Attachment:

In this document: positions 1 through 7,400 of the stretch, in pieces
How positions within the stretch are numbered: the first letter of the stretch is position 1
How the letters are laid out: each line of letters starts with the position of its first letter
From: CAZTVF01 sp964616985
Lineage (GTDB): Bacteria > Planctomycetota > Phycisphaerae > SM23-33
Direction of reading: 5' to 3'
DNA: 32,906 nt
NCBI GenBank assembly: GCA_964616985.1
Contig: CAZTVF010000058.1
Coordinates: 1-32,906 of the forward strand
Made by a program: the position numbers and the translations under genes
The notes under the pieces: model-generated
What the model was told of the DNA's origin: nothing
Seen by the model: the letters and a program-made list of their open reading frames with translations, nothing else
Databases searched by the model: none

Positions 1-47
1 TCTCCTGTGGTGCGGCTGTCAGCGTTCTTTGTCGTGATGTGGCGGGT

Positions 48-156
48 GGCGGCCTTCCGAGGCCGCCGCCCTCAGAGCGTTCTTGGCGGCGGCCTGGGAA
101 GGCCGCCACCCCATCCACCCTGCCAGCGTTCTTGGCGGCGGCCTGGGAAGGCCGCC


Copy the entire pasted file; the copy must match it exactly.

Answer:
In this document: positions 1 through 7,400 of the stretch, in pieces
How positions within the stretch are numbered: the first letter of the stretch is position 1
How the letters are laid out: each line of letters starts with the position of its first letter
From: CAZTVF01 sp964616985
Lineage (GTDB): Bacteria > Planctomycetota > Phycisphaerae > SM23-33
Direction of reading: 5' to 3'
DNA: 32,906 nt
NCBI GenBank assembly: GCA_964616985.1
Contig: CAZTVF010000058.1
Coordinates: 1-32,906 of the forward strand
Made by a program: the position numbers and the translations under genes
The notes under the pieces: model-generated
What the model was told of the DNA's origin: nothing
Seen by the model: the letters and a program-made list of their open reading frames with translations, nothing else
Databases searched by the model: none

Positions 1-47
1 TCTCCTGTGGTGCGGCTGTCAGCGTTCTTTGTCGTGATGTGGCGGGT

Positions 48-156
48 GGCGGCCTTCCGAGGCCGCCGCCCTCAGAGCGTTCTTGGCGGCGGCCTGGGAA
101 GGCCGCCACCCCATCCACCCTGCCAGCGTTCTTGGCGGCGGCCTGGGAAGGCCGCC